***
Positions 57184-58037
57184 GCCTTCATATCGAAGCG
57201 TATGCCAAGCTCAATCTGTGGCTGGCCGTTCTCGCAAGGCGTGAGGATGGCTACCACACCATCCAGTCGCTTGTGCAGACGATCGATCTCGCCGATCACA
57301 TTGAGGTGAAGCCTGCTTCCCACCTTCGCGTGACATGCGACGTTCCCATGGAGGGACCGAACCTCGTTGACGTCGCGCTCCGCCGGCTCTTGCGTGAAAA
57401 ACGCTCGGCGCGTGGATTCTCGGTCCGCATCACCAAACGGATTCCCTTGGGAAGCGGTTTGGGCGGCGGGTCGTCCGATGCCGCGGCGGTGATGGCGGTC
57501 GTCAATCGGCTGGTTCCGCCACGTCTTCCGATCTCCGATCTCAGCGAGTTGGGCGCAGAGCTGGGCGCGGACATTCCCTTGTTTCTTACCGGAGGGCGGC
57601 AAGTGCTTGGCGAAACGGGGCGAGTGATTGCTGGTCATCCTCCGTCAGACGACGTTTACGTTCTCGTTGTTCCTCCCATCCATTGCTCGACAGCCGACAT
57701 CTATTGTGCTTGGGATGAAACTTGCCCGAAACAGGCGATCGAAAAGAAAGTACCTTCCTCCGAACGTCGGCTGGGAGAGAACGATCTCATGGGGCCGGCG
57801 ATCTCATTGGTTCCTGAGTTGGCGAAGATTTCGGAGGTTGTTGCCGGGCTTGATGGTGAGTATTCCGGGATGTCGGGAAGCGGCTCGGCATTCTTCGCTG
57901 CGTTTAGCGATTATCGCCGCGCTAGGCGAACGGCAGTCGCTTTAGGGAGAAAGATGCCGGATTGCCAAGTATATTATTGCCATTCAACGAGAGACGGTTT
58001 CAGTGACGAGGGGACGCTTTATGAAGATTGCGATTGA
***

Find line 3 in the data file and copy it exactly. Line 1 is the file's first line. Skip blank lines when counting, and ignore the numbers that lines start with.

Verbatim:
57201 TATGCCAAGCTCAATCTGTGGCTGGCCGTTCTCGCAAGGCGTGAGGATGGCTACCACACCATCCAGTCGCTTGTGCAGACGATCGATCTCGCCGATCACA